Rosewood: the town that disappeared

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“Rosewood was a town where everyone’s house was painted. There were
roses everywhere you walked. Lovely.”

“Although state and local authorities were aware of the violence, they made no arrests for the activities in Rosewood. The town was abandoned by black residents during the attacks. None ever returned.”

“Governor Jeb Bush in 2004 placed a plaque commemorating the massacre in front
of John Wright’s general store, the only remaining structure from the
Rosewood Massacre. This plaque was vandalized on at least one occasion
when it was shot at from a passing car.

Speaking of the need this morning to be anti-racist.

Thinking over my breakfast this morning about everyone being a little racist.

Imagining Juneteenth as the east-creeping sun set the backyard flowers gorgeously on fire this morning.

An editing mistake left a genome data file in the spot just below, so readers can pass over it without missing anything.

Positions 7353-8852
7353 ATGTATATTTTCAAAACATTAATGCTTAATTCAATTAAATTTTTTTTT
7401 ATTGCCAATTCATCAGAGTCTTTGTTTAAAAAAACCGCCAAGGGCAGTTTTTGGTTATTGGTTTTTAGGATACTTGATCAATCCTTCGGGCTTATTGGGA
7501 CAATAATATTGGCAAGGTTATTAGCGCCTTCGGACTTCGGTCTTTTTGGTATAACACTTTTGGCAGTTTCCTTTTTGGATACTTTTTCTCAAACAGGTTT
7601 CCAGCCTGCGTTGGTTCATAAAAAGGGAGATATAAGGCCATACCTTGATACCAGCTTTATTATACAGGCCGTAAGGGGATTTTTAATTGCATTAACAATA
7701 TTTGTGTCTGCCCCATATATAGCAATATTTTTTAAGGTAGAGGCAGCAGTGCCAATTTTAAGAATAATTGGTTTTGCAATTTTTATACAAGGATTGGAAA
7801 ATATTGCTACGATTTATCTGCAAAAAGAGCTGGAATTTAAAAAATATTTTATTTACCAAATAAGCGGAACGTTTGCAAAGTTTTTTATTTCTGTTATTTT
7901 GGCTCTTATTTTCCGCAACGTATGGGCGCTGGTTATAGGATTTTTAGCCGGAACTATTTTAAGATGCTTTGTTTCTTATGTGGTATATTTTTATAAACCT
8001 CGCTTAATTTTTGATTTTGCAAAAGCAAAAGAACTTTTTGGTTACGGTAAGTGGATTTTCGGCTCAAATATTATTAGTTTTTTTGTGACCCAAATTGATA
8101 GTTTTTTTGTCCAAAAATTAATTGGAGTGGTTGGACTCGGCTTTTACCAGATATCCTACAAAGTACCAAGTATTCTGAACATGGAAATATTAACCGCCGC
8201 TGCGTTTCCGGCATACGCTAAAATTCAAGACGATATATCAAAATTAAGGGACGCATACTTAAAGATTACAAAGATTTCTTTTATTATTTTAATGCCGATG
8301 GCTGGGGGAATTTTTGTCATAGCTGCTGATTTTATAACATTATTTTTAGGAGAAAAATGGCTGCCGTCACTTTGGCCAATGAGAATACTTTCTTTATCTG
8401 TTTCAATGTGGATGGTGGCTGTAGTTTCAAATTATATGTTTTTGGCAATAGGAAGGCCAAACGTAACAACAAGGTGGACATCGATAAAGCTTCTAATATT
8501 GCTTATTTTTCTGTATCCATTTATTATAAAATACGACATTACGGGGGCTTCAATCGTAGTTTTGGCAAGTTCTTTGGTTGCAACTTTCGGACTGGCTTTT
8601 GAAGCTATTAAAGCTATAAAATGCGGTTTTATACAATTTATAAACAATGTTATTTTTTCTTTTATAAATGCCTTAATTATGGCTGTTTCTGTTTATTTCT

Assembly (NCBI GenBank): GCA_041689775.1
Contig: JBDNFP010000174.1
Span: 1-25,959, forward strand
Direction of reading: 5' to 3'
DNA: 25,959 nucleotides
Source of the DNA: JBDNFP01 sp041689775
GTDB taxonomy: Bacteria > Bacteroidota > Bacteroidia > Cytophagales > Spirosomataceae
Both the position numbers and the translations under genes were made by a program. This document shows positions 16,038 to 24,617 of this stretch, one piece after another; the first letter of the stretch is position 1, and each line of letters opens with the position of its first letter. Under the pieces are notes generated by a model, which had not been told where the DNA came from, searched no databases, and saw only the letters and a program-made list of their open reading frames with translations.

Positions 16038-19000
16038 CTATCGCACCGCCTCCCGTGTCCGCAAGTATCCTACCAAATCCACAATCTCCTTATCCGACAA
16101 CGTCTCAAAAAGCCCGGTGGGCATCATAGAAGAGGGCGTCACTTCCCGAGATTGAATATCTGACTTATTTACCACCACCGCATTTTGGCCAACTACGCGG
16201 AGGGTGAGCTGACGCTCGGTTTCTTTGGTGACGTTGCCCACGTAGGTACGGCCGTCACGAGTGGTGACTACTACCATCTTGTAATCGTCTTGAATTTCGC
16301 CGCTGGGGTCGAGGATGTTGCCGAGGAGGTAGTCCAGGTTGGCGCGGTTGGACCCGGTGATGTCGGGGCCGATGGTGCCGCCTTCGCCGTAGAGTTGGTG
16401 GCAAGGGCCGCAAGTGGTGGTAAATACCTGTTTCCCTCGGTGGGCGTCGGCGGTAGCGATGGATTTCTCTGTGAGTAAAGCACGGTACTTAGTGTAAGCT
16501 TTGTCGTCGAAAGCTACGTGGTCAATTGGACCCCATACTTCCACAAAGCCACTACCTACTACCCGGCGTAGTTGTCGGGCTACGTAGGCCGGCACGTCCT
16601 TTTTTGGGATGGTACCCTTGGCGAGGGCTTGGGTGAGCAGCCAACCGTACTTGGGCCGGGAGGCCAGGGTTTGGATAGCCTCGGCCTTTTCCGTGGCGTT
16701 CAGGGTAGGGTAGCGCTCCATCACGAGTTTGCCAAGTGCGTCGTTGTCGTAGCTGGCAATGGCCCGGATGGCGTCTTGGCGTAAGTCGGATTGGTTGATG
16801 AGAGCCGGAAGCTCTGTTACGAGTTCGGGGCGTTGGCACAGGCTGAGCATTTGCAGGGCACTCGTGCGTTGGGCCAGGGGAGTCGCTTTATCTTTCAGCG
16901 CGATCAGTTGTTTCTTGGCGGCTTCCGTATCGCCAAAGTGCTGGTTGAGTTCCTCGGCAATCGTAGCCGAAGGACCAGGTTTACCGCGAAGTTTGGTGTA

Some people in Gadfly’s orbit have volunteered they never before heard of Juneteenth or the 1921 Tulsa race massacre.

Gadfly’s had a great education. Gadfly taught African American literature as part of his American lit survey courses since the late 1960s.

But Tulsa and Juneteenth were not on his radar till about 2009.

When student Kristen Merlo chose to do the 1997 film Rosewood for his Reel American History project.

Rosewood was like Tulsa after Tulsa, like a spreading pandemic.

In 1923, in a month-long ravage, the town of Rosewood, Florida, was literally wiped off the map. It disappeared. One building left standing.

And so began Gadfly’s education in such doings as Tulsa and the phenomenon of Sundown Towns as Kristen and I researched the film.

You have been watching extended news clips about the Tulsa massacre. You may even have watched a video documentary on Tulsa.

If you want an excellent movie version of such events, I recommend Rosewood by African American filmmaker John Singleton. It’s available on YouTube with the warning “This video may be inappropriate for some viewers.”

Indeed.

In addition to, along with, or instead of watching, you’ll find much interesting reading on the Rosewood site, including a brief history, and several student essays such as “Sundown and Silence” and “Violence, Spectacle, and Cultural Erasure.”

Rosewood trailer

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